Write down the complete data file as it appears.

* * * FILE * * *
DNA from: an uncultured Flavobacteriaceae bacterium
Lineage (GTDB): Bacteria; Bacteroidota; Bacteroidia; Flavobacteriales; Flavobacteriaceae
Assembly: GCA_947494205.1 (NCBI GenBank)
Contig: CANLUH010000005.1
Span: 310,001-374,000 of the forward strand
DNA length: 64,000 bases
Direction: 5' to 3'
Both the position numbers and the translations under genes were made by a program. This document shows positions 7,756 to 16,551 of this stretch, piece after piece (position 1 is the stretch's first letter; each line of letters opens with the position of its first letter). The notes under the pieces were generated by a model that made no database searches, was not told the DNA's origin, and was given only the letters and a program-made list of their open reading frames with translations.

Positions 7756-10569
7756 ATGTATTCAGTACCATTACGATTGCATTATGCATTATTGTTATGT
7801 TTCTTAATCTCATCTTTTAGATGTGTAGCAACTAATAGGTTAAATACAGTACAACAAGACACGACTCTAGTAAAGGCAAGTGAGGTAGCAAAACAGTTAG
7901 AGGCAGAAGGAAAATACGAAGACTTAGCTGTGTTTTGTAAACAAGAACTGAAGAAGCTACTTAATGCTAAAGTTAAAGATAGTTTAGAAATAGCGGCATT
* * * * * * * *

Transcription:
DNA from: an uncultured Flavobacteriaceae bacterium
Lineage (GTDB): Bacteria; Bacteroidota; Bacteroidia; Flavobacteriales; Flavobacteriaceae
Assembly: GCA_947494205.1 (NCBI GenBank)
Contig: CANLUH010000005.1
Span: 310,001-374,000 of the forward strand
DNA length: 64,000 bases
Direction: 5' to 3'
Both the position numbers and the translations under genes were made by a program. This document shows positions 7,756 to 16,551 of this stretch, piece after piece (position 1 is the stretch's first letter; each line of letters opens with the position of its first letter). The notes under the pieces were generated by a model that made no database searches, was not told the DNA's origin, and was given only the letters and a program-made list of their open reading frames with translations.

Positions 7756-10569
7756 ATGTATTCAGTACCATTACGATTGCATTATGCATTATTGTTATGT
7801 TTCTTAATCTCATCTTTTAGATGTGTAGCAACTAATAGGTTAAATACAGTACAACAAGACACGACTCTAGTAAAGGCAAGTGAGGTAGCAAAACAGTTAG
7901 AGGCAGAAGGAAAATACGAAGACTTAGCTGTGTTTTGTAAACAAGAACTGAAGAAGCTACTTAATGCTAAAGTTAAAGATAGTTTAGAAATAGCGGCATT